OMAHA, Neb. (KMTV) — Two Douglas County court employees told 3 News Now Investigators they believe court supervisors dropped the ball on protecting the public from the coronavirus last week.
State Court Administrator Corey Steel told 3 News Now earlier this week that two employees tested positive, but the public was at low risk.
A positive test was discovered on June 25, and some court employees who chose to be tested because of proximity to that individual were told to return to work the next day, before knowing the results of the tests, according to the two employees.
Steel said three people were told to stay home, pending test results.
"Employees that did not meet the Douglas County Health Department’s guidance criteria for isolation or quarantine and did not exhibit symptoms were expected to return to work," Steel wrote in a statement.
One of the employees who returned to work while waiting for a test result was a cashier working with the public, the employees we spoke with said.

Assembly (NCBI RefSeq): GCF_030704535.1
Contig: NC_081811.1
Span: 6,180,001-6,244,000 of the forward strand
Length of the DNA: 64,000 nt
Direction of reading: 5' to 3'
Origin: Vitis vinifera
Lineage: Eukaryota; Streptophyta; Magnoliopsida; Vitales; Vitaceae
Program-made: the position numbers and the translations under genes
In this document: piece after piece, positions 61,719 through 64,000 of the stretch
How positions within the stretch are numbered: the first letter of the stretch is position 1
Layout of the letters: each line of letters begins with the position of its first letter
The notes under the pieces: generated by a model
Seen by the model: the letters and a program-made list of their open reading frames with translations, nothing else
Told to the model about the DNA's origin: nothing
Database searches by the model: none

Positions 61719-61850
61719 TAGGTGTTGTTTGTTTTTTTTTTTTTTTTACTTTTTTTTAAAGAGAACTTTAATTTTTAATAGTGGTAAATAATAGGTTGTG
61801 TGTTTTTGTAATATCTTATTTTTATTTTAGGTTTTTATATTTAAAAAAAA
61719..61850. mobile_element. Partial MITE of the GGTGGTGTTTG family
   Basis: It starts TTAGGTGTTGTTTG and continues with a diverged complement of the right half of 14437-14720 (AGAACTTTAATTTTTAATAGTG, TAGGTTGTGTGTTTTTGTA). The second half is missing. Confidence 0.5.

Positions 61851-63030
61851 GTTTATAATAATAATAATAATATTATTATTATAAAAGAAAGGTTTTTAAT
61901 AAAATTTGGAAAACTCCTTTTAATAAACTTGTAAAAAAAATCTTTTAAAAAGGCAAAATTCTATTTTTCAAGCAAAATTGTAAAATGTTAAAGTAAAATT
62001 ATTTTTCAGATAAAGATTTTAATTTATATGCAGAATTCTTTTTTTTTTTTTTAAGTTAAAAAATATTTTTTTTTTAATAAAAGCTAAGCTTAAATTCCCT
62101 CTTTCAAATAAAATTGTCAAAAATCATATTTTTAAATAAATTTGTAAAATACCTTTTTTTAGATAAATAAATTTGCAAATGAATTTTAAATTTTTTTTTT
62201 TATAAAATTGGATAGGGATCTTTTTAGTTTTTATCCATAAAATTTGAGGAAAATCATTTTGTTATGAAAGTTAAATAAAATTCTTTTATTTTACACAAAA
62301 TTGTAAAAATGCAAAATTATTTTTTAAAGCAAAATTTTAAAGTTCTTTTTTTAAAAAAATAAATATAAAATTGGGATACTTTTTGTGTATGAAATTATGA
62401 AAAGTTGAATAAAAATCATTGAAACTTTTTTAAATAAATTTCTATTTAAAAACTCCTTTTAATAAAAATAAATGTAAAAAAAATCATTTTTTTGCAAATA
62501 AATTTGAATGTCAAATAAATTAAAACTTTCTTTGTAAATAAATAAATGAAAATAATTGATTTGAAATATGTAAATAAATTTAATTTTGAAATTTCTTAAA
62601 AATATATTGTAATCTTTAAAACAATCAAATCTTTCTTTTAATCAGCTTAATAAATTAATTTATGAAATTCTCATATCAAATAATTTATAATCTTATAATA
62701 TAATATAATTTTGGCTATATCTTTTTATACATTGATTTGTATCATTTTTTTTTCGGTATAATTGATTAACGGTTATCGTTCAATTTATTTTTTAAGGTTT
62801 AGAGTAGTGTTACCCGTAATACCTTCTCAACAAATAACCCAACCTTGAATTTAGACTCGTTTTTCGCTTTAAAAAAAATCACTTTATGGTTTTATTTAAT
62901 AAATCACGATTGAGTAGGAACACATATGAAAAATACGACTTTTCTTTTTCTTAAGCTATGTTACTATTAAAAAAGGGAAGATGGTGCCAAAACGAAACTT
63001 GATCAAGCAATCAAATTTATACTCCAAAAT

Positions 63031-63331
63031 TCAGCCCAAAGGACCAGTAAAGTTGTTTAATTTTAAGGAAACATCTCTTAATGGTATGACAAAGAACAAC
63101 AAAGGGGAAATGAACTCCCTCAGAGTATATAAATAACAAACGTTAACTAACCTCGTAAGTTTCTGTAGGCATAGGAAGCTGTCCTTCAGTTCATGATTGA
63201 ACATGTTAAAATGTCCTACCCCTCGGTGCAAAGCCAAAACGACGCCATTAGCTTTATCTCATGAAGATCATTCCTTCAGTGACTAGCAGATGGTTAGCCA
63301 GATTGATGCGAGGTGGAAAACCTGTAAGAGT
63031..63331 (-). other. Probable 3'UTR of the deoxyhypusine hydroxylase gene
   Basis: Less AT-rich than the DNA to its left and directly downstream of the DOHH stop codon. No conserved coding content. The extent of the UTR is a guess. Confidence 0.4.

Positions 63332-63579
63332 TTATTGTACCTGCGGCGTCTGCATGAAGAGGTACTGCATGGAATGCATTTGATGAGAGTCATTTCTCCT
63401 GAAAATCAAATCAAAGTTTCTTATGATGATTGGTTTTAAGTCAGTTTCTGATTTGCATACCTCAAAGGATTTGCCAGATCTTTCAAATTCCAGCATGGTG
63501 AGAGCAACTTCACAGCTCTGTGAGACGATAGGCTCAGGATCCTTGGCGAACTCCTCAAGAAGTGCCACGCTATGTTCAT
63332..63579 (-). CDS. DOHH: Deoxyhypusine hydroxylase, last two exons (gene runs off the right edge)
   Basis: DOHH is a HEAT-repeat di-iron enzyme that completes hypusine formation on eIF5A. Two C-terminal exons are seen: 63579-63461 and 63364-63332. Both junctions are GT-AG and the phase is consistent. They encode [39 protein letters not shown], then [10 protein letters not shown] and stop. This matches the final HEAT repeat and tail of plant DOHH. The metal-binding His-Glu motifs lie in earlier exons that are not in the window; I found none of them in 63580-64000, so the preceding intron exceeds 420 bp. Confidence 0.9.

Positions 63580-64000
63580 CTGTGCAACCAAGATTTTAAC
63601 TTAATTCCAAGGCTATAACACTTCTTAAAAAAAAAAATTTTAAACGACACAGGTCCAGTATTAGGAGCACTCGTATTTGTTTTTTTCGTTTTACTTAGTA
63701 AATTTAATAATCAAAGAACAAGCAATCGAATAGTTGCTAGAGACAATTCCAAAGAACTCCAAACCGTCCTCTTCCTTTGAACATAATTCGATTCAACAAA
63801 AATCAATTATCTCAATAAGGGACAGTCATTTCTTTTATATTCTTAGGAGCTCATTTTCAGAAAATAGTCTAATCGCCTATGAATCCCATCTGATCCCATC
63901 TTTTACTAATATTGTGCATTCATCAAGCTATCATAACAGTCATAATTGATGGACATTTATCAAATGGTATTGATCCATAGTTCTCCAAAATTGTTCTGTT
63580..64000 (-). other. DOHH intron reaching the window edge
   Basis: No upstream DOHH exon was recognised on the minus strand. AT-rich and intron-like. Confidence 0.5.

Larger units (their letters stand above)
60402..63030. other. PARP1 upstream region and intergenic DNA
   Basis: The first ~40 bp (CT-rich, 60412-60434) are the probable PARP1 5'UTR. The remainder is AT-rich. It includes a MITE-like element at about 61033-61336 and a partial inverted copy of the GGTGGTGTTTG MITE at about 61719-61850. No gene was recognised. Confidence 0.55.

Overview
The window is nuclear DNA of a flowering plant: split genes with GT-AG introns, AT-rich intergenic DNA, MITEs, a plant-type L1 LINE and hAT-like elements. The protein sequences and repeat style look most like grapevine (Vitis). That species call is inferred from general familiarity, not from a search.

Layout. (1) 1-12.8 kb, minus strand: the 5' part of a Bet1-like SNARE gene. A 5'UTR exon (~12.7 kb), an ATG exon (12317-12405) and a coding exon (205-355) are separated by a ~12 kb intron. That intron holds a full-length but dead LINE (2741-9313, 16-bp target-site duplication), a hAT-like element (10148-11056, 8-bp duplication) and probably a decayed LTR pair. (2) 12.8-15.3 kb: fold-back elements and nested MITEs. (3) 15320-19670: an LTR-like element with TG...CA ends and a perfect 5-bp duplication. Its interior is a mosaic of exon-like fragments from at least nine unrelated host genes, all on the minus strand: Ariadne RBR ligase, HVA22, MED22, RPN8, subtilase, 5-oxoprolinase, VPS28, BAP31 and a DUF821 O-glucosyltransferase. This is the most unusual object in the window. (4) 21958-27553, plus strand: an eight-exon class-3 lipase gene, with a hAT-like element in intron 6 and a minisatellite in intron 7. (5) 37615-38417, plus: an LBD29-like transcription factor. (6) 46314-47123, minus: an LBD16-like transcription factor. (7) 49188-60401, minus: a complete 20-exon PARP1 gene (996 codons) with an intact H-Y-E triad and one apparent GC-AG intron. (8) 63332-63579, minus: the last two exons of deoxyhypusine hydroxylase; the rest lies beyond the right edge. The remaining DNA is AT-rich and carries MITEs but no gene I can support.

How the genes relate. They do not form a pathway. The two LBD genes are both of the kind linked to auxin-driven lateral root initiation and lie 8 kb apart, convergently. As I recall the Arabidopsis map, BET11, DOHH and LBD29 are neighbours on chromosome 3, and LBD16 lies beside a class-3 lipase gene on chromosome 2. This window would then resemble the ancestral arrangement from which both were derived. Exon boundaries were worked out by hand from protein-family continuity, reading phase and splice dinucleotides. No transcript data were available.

Later, the cashier's test returned positive. The two employees believed the public should have been notified of the individual's position earlier because they work with the public, even if they have limited contact through a barrier.
Steel confirmed in a statement that the second positive case was a cashier who chose to be tested voluntarily.
The cashiers work behind Pexiglass windows with a speaker.
"This barrier was part of the renovation and construction project to eliminate any contact with the public. Contact with each customer is limited to the passing of pieces of paper or taking money and giving change through a small slot at the bottom of the window," he wrote.
The Douglas County Health Department suggested to the presiding judge that they "identify people who had 15 minutes of contact with the positive person, with less than 6 feet of separation without a face covering," Steel said.
Steel said an additional 15 to 20 staff members tested negative after voluntary testing.
"The court has strongly encouraged and continues to strongly encourage, all staff to exercise preventative measures within and outside of work," Steel wrote. "The court has provided masks, gloves, and sanitizer for all employees. In addition, hard surface sanitizing items are provided. Many staff exercise great preventative efforts. Masks are required in the courtrooms, and each courtroom is equipped with sanitizer. The court continues to take serious precautions in accordance with the Douglas County Health guidance to reduce transmission of COVID-19."